(Adds details from appeal as per court documents)
By Ana Mano and Ricardo Brito
SAO PAULO/BRASÍLIA, Aug 23 (Reuters) - A Brazilian court has lifted an injunction that had suspended registration in the country of products containing the agrochemical glyphosate, Agriculture Minister Blairo Maggi said on Thursday on his official Twitter account.
The move overturns an Aug. 3 court ruling, which determined that new products containing glyphosate could not be registered and existing registrations would be suspended starting from September pending a re-evaluation of the chemical's safety by health agency Anvisa.
Registration of chemicals abamectin and thiram were also suspended by the August ruling pending the Anvisa re-evaluation.
"If the decision is maintained, Brazil would be the first country to totally restrict the use of glyphosate," the government said in the appeal filed on Wednesday, according to court documents seen by Reuters.
The potential impact on Brazil's trade balance would be $25 billion if glyphosate were restricted, and Brazil would need to import 44 million tonnes of food to meet domestic demand as a result, the appeal said.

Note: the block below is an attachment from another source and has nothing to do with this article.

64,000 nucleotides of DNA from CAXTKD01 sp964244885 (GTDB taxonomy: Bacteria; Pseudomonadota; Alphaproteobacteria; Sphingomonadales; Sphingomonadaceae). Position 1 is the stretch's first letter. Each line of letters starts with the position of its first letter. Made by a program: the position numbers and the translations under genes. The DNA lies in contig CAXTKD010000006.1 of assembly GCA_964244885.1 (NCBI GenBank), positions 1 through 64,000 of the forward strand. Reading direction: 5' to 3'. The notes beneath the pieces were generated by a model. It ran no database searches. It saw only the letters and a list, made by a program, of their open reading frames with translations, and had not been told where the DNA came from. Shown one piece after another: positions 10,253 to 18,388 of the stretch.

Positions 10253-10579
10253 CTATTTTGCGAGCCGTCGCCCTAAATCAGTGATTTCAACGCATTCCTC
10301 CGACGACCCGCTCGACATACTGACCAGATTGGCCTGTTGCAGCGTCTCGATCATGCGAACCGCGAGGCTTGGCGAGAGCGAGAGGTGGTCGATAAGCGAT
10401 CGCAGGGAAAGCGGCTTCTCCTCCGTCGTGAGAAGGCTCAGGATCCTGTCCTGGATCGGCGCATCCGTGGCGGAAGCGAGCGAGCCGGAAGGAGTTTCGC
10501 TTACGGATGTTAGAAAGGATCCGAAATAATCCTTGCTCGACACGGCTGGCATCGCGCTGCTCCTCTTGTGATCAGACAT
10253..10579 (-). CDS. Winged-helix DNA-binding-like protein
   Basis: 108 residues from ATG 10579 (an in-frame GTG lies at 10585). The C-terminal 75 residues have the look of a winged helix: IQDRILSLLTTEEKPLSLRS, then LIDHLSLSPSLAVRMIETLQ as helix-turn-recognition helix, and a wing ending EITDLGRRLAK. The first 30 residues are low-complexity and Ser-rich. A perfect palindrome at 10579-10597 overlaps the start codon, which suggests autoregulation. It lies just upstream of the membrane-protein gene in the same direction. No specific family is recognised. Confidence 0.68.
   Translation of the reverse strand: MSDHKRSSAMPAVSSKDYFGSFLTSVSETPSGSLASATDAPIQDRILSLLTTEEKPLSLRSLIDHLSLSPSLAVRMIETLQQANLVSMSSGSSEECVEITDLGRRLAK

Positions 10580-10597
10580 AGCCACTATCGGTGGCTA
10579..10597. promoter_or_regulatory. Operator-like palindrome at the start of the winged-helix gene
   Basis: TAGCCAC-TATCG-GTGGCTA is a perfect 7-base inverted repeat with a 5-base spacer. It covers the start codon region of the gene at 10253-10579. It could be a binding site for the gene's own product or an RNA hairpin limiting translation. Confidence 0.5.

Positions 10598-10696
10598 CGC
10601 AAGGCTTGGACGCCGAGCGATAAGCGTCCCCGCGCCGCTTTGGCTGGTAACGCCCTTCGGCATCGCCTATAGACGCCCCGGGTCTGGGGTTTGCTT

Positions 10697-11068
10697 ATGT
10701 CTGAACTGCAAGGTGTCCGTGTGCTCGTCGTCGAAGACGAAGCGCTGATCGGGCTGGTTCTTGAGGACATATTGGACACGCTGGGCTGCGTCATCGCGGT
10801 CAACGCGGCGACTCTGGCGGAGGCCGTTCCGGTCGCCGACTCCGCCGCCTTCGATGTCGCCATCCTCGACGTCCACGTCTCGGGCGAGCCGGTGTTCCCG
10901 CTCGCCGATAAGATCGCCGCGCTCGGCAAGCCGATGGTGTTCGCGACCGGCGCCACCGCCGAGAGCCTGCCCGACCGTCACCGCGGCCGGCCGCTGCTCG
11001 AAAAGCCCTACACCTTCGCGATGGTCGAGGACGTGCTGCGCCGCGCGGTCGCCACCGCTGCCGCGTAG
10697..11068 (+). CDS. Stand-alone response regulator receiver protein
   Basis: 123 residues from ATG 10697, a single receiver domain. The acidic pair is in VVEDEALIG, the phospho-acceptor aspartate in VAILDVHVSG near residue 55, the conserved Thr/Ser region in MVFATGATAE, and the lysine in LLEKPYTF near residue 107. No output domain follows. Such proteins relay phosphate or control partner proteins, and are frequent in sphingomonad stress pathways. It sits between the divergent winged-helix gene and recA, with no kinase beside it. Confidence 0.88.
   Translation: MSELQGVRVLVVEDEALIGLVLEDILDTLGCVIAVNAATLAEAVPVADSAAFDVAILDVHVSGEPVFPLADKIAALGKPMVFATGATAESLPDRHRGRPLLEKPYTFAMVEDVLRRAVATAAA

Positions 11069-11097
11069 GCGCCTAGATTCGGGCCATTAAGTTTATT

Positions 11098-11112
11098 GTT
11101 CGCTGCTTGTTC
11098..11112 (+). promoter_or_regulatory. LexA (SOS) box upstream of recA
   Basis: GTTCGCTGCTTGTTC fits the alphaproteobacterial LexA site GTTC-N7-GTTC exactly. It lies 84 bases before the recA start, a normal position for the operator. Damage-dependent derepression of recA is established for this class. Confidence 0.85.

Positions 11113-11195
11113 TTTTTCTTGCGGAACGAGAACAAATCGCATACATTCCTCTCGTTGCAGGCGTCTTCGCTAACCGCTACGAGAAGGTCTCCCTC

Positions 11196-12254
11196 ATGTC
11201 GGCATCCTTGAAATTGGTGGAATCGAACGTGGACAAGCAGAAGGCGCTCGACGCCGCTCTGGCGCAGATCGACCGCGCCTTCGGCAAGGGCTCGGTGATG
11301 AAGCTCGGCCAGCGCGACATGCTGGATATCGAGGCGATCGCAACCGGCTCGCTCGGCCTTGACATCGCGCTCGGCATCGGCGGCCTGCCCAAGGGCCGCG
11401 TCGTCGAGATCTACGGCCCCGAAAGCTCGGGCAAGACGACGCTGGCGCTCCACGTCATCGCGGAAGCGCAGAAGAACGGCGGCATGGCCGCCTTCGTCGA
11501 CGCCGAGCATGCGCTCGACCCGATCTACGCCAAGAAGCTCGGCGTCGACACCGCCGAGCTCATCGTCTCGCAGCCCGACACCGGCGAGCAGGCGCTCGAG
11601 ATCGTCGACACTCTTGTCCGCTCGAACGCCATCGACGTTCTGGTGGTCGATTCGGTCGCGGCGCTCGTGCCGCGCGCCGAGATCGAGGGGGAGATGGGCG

The lifting of the injunction follows Maggi's remarks last week that restricting the popular weed-killer in the world's largest soybean exporter would be "a disaster."
Monsanto, now owned by Bayer AG, is the biggest seller of glyphosate products in Brazil, where farmers use it on many crops. Neither Bayer or Monsanto had an immediate comment on the lifting of the court decision.
The World Health Organization in 2015 classified glyphosate as "probably carcinogenic to humans." Yet a qualified majority of EU member states agreed to re-authorize glyphosate late last year.
A federal judge in the United States ruled in July that hundreds of lawsuits against Monsanto by cancer survivors or families of those who died could proceed to trial. ($1 = 3.9122 reais) (Reporting by Marcelo Teixeira and Ana Mano in São Paulo, and Ricardo Brito in Brasília; editing by Susan Thomas and Dan Grebler)